The Theory of Demographic Transition suggests a firm link between socioeconomic development and a reduction in fertility. However, Addis Ababa has assumed the distinct honor of a place where fertility has declined below the replacement level of two births per woman, not in response to development but due to lack of socioeconomic progress, or put simply, as a result of deepening poverty . The most direct links (also referred to as proximate determinants) include reduction in marriage rates as couples find it hard to form unions in view of absent housing and jobs to sustain a marriage, an increase in the proportion of never married women, reduction in premarital fertility, rising age at marriage, delayed child bearing, longer birth intervals, and contraception. The research by Lindstrom and Woubalem identified “… the relative contribution of the various demographic components underlying the fertility decline in Addis Ababa” and confirmed “… the importance of changes in marriage and marital fertility”. They singled out change in nonmarital fertility as “a key component of fertility decline in AddisAbaba.” 
“ Contrary to reports of rising premarital fertility in other sub-Saharan African countries, we find that the rise in the proportion of women not married in Addis Ababa has been accompanied by a decline in nonmarital fertility rather than an increase. We suspect that high social and economic costs of single motherhood combined with increased use of contraception and abortion are the primary factors behind the decline in nonmarital fertility.”… “The significant difference in the fertility rates for all women compared to married women is an indication of the importance of nonmarriage in accounting for the low total fertility rate in Addis Ababa” 
The following observations based on the year 2005 Demographic and Health Survey in the city  demonstrate the continued demographic uniqueness of the city, not just in its below-replacement fertility but in other respects as well. The numbers for Addis Ababa are, in most cases, the highest or lowest in the country depending on what is being measured.
More on Addis Ababa's Demography:
Population data (census 2007):
There are a number of ways of examining the accuracy of the 2007 census in Addis Ababa. For example, a cursory look at the age data reveals problems with the very first two age groups (0-4 and 5-9) reported for the city on the Central Statistical Authority's web site (9). Given the universally higher sex ratio at birth the observation of more males than female children in the 0-4 age group is expected. However, the proportions are reversed in the next higher age group (5-9) with females outnumbering males by a big margin (see the age pyramid below). It is difficult to attribute this to the default explanation of gender differentials in migration because 5 to 9 year-olds don't migrate to the city (on their own), and parents/guardians who bring children into the city for permanent of temporary migration are not known to selectively leave boys behind.
Source: Own drawing based on 
In general, even though the bulge in the mid section is expected in view of higher migration rates of young adults to urban centers of the country in general and Addis Ababa in particular, the sudden shrinkage in the 30-34 age group and all age groups north of it can only be an artifact of data error and points to the possibility of a massive undercount. The shape of the pyramid is not expected. Click on the "calculate demographic rates" link to access the online tools we have provided for
the construction of a population pyramid.
The map below is self-explanatory, and shows the ethnic background of the city's residents as self-reported by individual respondents at the 2007 census.
Source: Own drawing based on 
Recreational Services and the Informal Sector
A specialized census focusing on recreational establishments in the city identified a total of 15,436 such places. The main objective of the project was to conduct a census of the city's commercial sex workers as part of HIV/AIDS prevention efforts. The census was conducted between February 7, 2002 and 18th of March 2002.The recreational establishments included Araki bet/house, bars/restaurants, Borde bet/house, Brothels, coffee houses, liquor stores, kebeb, pastry shops, Redlight houses, Shiro bet/house, snack shops, tella bet/house, and zig chilot,. "The primary role of most establishments was to serve food and drinks, with the exception of red-light houses and some araki bets that were intended to sell sex" (10). The following are based on the publication of survey results entitled "Mapping and Census of Female Sex Workers in Addis Ababa Ethiopia" (10):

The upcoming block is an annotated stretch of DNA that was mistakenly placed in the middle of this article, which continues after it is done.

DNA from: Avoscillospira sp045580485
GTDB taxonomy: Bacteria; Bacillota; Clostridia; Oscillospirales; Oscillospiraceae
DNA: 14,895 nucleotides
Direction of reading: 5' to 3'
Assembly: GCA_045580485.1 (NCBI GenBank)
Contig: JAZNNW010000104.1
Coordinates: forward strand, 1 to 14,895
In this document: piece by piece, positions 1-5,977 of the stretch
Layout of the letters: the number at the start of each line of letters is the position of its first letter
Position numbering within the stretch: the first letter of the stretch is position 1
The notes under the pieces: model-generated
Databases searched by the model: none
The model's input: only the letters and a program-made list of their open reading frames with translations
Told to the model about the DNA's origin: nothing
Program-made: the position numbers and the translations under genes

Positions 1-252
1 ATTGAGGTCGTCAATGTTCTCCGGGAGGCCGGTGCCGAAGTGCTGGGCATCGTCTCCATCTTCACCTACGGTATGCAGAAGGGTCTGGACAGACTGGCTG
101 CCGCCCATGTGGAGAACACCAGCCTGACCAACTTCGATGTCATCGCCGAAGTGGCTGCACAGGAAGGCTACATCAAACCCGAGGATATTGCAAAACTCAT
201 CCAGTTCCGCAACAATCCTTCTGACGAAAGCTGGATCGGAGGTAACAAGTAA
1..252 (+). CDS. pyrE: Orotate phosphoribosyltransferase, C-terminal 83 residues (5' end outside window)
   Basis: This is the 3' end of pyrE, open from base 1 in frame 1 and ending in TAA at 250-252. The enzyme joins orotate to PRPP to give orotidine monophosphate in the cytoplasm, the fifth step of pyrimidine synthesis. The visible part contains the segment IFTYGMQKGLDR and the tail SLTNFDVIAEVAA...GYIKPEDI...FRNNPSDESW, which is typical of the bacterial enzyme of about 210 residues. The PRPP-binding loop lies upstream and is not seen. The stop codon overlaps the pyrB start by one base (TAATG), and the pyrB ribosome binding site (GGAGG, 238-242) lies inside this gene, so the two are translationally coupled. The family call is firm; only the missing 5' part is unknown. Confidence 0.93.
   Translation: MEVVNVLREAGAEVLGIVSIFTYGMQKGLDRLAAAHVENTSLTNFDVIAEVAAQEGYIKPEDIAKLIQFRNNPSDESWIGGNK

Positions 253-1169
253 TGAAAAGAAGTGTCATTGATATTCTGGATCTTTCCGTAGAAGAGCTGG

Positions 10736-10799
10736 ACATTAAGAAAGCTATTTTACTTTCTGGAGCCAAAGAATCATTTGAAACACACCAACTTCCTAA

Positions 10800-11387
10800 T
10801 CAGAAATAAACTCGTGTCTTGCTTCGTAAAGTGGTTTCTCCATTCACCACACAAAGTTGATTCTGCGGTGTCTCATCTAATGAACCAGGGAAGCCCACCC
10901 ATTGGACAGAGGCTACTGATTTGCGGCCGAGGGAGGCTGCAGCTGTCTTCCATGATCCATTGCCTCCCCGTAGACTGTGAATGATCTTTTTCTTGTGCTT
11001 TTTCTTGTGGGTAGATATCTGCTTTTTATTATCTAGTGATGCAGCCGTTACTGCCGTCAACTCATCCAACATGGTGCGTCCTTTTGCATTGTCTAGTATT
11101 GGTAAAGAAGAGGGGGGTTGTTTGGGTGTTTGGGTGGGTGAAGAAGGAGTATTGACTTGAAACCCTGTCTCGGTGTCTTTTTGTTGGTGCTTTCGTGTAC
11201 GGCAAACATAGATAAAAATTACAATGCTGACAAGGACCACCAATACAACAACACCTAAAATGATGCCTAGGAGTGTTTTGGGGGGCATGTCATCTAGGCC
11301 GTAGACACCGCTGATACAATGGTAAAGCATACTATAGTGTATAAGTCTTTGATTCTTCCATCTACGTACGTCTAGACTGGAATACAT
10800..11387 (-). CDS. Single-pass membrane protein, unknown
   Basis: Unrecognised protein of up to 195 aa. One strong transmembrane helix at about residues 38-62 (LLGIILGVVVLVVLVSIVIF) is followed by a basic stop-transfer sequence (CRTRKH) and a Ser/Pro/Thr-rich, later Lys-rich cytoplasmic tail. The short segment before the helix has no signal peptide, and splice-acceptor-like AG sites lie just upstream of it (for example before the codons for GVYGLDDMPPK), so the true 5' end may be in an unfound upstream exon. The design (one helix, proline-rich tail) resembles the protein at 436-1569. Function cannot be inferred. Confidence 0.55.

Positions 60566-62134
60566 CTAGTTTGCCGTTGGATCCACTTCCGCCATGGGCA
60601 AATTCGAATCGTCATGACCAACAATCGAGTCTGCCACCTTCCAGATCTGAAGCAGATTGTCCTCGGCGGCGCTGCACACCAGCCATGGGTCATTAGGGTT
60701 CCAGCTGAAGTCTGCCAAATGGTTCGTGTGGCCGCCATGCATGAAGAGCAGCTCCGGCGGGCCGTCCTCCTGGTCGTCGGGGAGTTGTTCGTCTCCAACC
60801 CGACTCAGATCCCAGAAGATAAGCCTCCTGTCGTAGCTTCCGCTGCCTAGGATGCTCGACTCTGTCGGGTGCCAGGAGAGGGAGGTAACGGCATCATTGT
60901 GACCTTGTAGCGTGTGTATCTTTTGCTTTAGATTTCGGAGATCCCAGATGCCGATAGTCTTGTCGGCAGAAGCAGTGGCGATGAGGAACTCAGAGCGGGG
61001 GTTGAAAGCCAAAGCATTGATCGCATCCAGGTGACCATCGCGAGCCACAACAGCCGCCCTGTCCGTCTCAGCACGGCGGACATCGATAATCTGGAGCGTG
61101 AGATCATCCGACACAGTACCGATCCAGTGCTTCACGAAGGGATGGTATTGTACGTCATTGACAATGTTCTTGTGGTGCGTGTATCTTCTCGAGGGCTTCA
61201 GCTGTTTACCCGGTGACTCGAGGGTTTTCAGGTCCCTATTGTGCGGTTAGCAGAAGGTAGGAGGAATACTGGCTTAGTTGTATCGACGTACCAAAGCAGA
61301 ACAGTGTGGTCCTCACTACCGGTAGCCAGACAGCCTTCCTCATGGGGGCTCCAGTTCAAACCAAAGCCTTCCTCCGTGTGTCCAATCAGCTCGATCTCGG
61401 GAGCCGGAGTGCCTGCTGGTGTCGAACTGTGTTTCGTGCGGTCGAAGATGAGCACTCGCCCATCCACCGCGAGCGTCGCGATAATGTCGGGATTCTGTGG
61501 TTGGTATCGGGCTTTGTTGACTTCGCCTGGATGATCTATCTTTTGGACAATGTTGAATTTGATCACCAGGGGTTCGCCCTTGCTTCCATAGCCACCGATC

** Nearly 35% of the 15,436 establishments identified were tella bets
** "Tella and shiro bets were primarily residential houses for low-income socioeconomic communities but they were also used to prepare and sell tella/shiro as a source of income for family support". "The owners of these establishments and/or their daughters served as waitresses" and did not have business licenses.
** The sex worker census identified a total of 8134 sex workers, much lower than previous estimates which put the number at more that one hundred thousand. Nearly two thirds of the sex workers are in the age group of 15 to 24. "Nearly 87%
were found in hotels, bars and red-light houses."
** Among the study's conclusions are that "poverty and sex work were linked".
The following observations are based the four Demographic and Health Surveys conducted in the city (2000, 2005, 2011, and 2016)  which demonstrated among others, the continued demographic uniqueness of the city, not just on account of its below-replacement fertility but the favorable childhood mortality picture as well. The numbers for Addis Ababa are, in most cases, the highest or lowest in the country depending on what is being measured.
1.http://www.ilo.og/english/region/afpro/abidjan/arm/welcome.pdf 2.Addis Ababa in the Past and Prospects in the new millennium. Addis Ababa Millennium Secretariat. 2007. 3.http://www.macalester.edu/courses/geog61/kshively/urban.html 4.Solomon Mulugeta and Ruth McLeod. Feasibility Study for the Application of Community-Led Infrastructure Finance Facility (CLIFF) Operations in Ethiopia. Homeless International. 2004. 5.http://www.telecom.net.et/~aata/ 6.http://www.highbeam.com/doc/1P2-15904121.html 7.David P. Lindstrom and Zewdu Woubalem. The Demographic Components of Fertility Decline in Addis Ababa, Ethiopia: A Decomposition Analysis. Genus, LIX (No, 3-4), !47-158. 8.Central Statistical Authority and ORC Marco, Demographic and Health Survey, 2005. Addis Ababa, Ethiopia and Calverton, Maryland, USA. 2001, 2006, 2012, 2017.
10. Family Health International (FHI) – Ethiopia and Addis Ababa City Administration Health Bureau (AACAHB). Mapping and Census of Female Sx Workers in Addis Ababa Ethiopia. August 2002.